Somatosensory evoked potentials elicited by stimulating two fingers from one hand — Usable for BCI?
Institute for Knowledge Discovery, BCI Lab, Graz University of Technology, Austria, 8010 Graz, Krenngasse 37.Conference proceedings: ... Annual International Conference of the IEEE Engineering in Medicine and Biology Society. IEEE Engineering in Medicine and Biology Society. Conference 08/2011; 2011:6373-6. DOI: 10.1109/IEMBS.2011.6091573
Steady-state somatosensory evoked potentials (SSSEPs) have been elicited using vibro-tactile stimulation on two fingers of the right hand. Fourteen healthy subjects participated in this study. A screening session, stimulating each participant's thumb, was conducted to determine individual optimal resonance-like frequencies. After this screening session, two stimulation frequencies per subject were selected. Stimulation was then applied simultaneously on the participant's thumbs and middle finger. It was investigated whether it is possible to classify SSSEP changes based on an attention modulation task to determine possible BCI applications. A cue indicated the participants to shift their attention to either the thumb or the middle finger. Offline classification with a lock-in analyzer system (LAS) and a linear discriminant analysis (LDA) classifier was performed. One bipolar channel and no further optimization methods were used. All participants except one reached classification results above chance level classifying a reference period without focused attention against focused attention either to the thumb or the middle finger. Only two subjects reached accuracies above chance, classifying focused attention to the thumb vs. attention to the middle finger.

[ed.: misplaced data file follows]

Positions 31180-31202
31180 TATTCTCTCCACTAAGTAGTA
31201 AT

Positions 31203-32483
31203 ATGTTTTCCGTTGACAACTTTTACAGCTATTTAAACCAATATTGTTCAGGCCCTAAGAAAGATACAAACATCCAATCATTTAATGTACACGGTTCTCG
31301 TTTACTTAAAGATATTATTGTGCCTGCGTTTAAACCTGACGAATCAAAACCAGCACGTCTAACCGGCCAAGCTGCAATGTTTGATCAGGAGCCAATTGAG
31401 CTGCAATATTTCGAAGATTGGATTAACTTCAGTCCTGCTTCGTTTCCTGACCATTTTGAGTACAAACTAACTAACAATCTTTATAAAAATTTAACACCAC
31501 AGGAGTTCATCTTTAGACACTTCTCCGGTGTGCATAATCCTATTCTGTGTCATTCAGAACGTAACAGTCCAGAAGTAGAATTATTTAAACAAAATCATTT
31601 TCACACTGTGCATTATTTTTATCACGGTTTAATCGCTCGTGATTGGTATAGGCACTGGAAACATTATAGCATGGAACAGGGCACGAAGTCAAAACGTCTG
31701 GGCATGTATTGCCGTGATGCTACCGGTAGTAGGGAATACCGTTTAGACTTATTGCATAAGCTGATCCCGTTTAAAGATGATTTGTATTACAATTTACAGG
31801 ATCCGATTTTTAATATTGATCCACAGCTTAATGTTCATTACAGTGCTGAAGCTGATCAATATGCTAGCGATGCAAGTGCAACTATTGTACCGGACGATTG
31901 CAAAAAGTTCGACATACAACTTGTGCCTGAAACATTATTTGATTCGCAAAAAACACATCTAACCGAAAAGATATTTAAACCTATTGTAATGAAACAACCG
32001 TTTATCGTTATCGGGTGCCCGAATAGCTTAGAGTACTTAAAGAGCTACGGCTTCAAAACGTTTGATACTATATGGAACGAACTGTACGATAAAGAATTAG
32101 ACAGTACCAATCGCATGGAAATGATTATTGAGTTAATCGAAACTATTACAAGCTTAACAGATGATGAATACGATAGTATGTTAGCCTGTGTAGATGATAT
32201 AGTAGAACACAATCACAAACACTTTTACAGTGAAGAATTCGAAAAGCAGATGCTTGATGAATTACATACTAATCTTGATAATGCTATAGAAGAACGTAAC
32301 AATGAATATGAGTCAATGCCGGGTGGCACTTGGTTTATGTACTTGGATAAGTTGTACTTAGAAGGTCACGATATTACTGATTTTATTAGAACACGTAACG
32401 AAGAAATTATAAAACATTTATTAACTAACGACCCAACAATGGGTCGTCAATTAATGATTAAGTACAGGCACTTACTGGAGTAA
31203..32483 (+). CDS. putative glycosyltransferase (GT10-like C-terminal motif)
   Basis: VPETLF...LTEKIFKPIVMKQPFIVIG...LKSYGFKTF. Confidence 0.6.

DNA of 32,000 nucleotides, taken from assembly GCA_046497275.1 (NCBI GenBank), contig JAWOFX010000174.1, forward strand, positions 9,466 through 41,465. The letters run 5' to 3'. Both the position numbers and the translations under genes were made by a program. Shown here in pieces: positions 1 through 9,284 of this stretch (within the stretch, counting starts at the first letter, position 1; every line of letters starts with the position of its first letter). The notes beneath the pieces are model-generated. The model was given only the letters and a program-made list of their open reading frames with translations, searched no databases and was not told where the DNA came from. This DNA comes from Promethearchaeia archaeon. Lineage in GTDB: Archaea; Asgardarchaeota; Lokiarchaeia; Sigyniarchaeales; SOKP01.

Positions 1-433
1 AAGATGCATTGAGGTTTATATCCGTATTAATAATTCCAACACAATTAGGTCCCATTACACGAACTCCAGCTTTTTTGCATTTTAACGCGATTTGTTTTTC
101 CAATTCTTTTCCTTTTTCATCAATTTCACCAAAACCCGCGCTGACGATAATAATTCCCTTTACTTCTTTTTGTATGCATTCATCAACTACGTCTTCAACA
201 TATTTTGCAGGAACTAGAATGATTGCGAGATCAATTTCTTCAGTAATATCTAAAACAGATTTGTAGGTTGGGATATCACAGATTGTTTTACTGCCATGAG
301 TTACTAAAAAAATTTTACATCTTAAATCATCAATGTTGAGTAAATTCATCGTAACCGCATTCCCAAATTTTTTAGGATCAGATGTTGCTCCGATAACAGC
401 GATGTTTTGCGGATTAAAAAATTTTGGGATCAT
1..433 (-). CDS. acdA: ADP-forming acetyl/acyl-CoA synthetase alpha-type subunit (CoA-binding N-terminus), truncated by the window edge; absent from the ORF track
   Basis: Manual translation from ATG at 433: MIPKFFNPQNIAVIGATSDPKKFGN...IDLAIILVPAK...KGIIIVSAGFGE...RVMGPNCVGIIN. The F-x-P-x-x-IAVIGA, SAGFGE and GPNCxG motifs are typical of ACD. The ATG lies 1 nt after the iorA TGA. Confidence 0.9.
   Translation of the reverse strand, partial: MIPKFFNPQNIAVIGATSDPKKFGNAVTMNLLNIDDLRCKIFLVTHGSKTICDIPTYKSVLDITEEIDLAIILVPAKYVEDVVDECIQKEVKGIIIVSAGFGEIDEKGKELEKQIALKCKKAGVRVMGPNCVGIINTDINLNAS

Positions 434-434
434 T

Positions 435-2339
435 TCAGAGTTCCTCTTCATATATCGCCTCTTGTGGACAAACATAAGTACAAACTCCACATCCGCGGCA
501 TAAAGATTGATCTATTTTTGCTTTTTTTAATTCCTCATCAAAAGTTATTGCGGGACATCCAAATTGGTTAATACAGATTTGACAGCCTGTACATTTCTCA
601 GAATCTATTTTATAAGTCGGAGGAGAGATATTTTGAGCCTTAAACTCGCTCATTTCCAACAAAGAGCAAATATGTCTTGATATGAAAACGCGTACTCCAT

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ABSTRACT: A tactile stimulation device for EEG measurements in clinical environments is proposed. The main purpose of the tactile stimulation device is to provide tactile stimulation to different parts of the body. To stimulate all four major types of mechanoreceptors, different stimulation patterns with frequencies in the range of 5-250 Hz have to be generated. The device provides two independent channels, delivers enough power to drive different types of electromagnetic transducers, is small and portable, and no expensive components are required to construct this device. The generated stimulation patterns are very stable, and deterministic control of the device is possible. To meet electrical safety requirements, the device was designed to be fully galvanically isolated. Leakage currents of the entire EEG measurement system including the tactile stimulation device were measured by the European Testing and Certifying Body for Medical Products Graz (Notified Body 0636). All measured currents were far below the maximum allowable currents defined in the safety standard EN 60601-1:2006 for medical electrical equipment. The successful operation of the tactile stimulation device was tested during an EEG experiment. The left and right wrist of one healthy subject were randomly stimulated with seven different frequencies. Steady-state somatosensory evoked potential (SSSEPs) could successfully be evoked and significant tuning curves at electrode positions contralateral to the stimulated wrist could be found. The device is ready to be used in clinical environment in a variety of applications to investigate the somatosensory system, in brain-computer interfaces (BCIs), or to provide tactile feedback.IEEE Transactions on Biomedical Circuits and Systems 07/2013; 8(3). DOI:10.1109/TBCAS.2013.2270176 · 2.48 Impact Factor